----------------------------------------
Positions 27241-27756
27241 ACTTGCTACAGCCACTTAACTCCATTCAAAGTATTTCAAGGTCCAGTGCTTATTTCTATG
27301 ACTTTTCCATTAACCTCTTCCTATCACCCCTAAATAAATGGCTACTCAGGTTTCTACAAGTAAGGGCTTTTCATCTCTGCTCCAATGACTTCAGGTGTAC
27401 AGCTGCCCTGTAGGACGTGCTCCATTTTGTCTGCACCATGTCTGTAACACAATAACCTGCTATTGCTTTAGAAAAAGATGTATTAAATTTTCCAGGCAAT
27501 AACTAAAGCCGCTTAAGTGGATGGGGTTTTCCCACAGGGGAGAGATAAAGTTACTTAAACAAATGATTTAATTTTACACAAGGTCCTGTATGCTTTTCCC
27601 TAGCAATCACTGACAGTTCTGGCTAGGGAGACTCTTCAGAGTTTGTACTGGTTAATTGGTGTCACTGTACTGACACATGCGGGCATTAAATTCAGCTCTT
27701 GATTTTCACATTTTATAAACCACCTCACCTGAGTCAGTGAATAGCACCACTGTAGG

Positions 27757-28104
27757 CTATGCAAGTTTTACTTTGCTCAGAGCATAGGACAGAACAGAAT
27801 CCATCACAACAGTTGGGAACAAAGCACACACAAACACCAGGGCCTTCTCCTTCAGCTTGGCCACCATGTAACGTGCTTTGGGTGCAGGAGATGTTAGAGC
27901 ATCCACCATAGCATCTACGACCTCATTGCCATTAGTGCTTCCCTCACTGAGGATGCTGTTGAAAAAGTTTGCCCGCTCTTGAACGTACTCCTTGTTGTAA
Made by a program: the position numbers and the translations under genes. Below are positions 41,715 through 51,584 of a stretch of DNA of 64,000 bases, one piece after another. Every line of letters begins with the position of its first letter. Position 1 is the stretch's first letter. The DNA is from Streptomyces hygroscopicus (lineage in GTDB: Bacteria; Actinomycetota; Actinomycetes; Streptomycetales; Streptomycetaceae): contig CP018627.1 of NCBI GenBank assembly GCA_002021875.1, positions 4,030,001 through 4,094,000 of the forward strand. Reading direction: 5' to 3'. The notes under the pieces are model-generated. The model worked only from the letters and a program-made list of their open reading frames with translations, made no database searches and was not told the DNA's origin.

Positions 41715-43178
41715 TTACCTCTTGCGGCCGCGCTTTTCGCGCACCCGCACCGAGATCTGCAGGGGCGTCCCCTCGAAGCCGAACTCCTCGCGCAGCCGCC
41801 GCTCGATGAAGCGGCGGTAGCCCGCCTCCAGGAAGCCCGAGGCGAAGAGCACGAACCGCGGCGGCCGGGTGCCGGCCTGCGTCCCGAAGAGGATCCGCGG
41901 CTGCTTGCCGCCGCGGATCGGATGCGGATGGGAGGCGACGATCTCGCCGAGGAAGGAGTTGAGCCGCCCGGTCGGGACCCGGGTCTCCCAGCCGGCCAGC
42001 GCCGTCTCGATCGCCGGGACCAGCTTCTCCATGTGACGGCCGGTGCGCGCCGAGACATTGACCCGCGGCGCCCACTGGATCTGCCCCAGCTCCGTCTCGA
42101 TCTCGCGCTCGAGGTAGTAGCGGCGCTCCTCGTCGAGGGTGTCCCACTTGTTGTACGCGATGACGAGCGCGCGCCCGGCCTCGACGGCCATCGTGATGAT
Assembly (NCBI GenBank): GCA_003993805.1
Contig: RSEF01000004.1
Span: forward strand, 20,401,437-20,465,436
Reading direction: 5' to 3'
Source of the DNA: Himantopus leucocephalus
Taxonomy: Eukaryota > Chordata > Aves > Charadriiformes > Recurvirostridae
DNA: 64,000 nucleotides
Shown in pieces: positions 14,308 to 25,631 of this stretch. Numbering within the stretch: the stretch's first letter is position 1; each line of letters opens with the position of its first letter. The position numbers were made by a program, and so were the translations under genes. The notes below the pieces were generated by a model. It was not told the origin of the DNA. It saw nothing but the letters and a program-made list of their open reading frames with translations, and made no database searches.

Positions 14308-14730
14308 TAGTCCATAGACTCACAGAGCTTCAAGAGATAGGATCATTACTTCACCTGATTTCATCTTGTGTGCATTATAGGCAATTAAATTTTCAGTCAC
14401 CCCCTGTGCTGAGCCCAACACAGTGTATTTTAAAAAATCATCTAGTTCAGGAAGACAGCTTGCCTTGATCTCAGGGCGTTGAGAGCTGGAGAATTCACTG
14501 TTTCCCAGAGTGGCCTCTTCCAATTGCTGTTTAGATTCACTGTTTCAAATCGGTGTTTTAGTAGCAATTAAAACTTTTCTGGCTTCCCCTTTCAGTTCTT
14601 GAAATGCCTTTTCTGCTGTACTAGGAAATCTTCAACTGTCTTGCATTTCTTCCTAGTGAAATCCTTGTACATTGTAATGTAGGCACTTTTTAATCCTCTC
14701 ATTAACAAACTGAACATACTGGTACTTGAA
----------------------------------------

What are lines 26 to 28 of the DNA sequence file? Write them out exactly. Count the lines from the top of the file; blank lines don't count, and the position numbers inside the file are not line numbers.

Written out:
Shown in pieces: positions 14,308 to 25,631 of this stretch. Numbering within the stretch: the stretch's first letter is position 1; each line of letters opens with the position of its first letter. The position numbers were made by a program, and so were the translations under genes. The notes below the pieces were generated by a model. It was not told the origin of the DNA. It saw nothing but the letters and a program-made list of their open reading frames with translations, and made no database searches.

Positions 14308-14730
14308 TAGTCCATAGACTCACAGAGCTTCAAGAGATAGGATCATTACTTCACCTGATTTCATCTTGTGTGCATTATAGGCAATTAAATTTTCAGTCAC